Jeeves and Wooster in Perfect Nonsense
19th March 2018
Jeeves and Wooster in Perfect Nonsense is based on the story "The Code of the Woosters" written by P G Wodehouse in 1938. It takes the form of a play within a play as Bertie stages a dramatic representation of the recent events at Totleigh Towers.
It begins with Bertie introducing his idea of the play, which is to be a One Man Show performed by himself. After all, he says, how hard could it be? It very soon becomes apparent that it is considerably harder than Bertie had imagined and he calls on his Butler Jeeves to assist. Fortunately the ever resourceful Jeeves, knowing the shortcomings of his master has anticipated the problem and made arrangements in the form of scenery, and supporting actors. Or to be precise, supporting butlers. He has recruited fellow butlers Seppings and Wilkins to play themselves, and all the other characters in the play - including the female characters. And so we are set up for a play with wobbly scenery, terrible wigs, and unconvincing acting as the two butlers find themselves having to play several characters, often at the same time. They exit suddenly stage left to return seconds later sporting a wig, or a hat, or a frock. It provides for some ridiculous and hilarious moments, most of which are scripted, though on the first night quite a few were not quite, and there was a lot of opportunity for ad libbing, as props refused to co-operate, costumes malfunctioned and the actors swapped character so quickly they confused even themselves!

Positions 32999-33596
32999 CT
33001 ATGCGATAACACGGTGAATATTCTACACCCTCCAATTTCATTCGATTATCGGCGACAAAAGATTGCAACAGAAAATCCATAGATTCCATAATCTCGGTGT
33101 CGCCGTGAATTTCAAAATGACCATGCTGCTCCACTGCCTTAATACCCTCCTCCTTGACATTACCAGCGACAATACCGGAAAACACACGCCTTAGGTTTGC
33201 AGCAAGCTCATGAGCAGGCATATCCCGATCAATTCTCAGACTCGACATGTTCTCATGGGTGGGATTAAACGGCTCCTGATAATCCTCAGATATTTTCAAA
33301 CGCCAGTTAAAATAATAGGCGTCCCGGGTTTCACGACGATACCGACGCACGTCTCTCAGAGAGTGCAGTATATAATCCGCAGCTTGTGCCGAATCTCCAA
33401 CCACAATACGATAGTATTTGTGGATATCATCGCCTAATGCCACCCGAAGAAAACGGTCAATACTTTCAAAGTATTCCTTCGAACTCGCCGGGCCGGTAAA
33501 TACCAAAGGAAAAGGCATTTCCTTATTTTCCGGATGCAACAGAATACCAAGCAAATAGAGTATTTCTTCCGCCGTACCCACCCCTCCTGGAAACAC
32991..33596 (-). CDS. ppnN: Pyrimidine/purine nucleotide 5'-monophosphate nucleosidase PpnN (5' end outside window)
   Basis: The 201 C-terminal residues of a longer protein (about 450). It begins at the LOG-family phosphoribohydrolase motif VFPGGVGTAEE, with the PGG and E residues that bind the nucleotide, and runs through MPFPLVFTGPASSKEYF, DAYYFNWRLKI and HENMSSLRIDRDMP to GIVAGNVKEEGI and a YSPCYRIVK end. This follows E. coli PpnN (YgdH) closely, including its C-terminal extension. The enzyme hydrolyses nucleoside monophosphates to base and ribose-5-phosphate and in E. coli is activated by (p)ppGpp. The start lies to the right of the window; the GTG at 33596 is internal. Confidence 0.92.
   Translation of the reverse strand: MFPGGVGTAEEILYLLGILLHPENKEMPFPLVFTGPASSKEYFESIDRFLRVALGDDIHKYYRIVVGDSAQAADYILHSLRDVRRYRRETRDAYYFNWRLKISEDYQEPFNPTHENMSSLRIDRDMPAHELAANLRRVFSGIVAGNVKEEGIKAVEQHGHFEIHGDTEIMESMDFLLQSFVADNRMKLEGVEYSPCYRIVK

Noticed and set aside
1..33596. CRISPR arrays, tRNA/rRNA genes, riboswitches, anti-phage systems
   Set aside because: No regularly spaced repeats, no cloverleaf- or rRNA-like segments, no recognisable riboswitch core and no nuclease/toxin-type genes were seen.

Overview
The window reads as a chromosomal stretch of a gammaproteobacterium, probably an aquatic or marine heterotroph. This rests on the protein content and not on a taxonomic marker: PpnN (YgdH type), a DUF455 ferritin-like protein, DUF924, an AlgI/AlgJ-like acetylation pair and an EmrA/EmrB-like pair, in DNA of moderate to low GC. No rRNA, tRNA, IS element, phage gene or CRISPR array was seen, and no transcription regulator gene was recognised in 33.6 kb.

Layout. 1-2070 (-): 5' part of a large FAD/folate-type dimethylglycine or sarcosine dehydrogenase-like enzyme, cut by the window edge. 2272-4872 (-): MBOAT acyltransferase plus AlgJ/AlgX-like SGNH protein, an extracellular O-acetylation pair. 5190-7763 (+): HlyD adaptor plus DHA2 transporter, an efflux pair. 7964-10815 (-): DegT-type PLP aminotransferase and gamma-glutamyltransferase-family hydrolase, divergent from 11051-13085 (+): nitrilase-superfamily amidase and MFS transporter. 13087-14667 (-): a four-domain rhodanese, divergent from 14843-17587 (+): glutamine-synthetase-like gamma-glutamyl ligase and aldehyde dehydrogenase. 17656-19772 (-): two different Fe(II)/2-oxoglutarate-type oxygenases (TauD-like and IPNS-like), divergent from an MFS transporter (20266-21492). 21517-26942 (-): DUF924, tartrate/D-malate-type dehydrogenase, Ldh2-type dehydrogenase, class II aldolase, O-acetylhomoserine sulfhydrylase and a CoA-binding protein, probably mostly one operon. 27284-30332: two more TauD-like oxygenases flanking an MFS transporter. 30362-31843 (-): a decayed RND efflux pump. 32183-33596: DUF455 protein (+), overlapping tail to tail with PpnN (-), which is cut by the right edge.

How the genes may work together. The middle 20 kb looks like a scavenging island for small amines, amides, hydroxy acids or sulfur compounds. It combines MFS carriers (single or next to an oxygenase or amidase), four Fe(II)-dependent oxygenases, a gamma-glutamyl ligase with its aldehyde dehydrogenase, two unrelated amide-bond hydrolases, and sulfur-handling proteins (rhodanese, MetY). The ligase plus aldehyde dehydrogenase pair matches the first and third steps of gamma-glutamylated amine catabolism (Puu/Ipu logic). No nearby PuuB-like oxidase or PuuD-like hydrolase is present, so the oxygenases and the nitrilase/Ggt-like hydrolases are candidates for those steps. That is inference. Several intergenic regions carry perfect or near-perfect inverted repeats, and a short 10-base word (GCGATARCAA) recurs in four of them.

This is not classic Wodehouse as you might expect it. The script may well use his erudite words but most of the laughter comes from the physical humour. James Errington as Bertie has the challenging job of keeping the narrative going for the entire play, not so easy when your scenery misbehaves and your fellow cast members are in danger of corpsing. He copes admirably with the trials the performance throws his way. There are quite a few moments that may, or may not, have been scripted, and some that certainly weren't. It's a tribute to Errington's presence of mind that he was able to negotiate his way through all of them and transform them into assets to the performance.
John Seymour plays Jeeves with the most convincing sang-froid of a truly great English butler. Dead pan throughout almost all of the proceedings, he allows himself only the slightest show of disdain, a tad more disgust at one point, and just a touch of butler-ish smugness when required.
The stars of the show however have to be Seppings and Wilkins who swap between characters at a frenetic pace. I think they and the rest of the cast can be forgiven for occasionally forgetting which one they were meant to be playing. Now, pay attention - Lee Wilkins plays (slightly confusingly) Wilkins, Sir Watkin Bassett, Madeline Bassett, Gussie Fink-Nottle and Stiffy Byng. The scene where he has to be both Sir Watkin Bassett and Madeline Bassett at the same time is a classic. Thom Kelly plays Seppings, Proprietor (of the antique store - a rare silver cow creamer is integral to the story, but you will need to see the play to find out how and why; it is simply beyond the scope of this reviewer to even begin to explain the rest of the plot), Butterfield, and Wooster's Aunt Dahlia. He nails each one but his Aunt Dahlia is an absolute triumph.
The lighting and sound crew are spot on - most notably when the scenic malfunction required a discreet blackout! The set and costumes are a mix of simplicity and ingenuity, adding authenticity and humour to the play.
There is a lot going on in this play, and Alex Goodchild has set himself quite a challenge for his directorial debut. Judging from his comments in the programme and the obvious fun that was being had on stage, I suspect directing this lot may have been not dissimilar to herding cats and mostly it has worked. It may not be entirely perfect. There is a certainly a lot of nonsense. But, it is very funny, entertaining nonsense.
Jeeves and Wooster will be perfecting their nonsense until Saturday 24th March. Get along to it.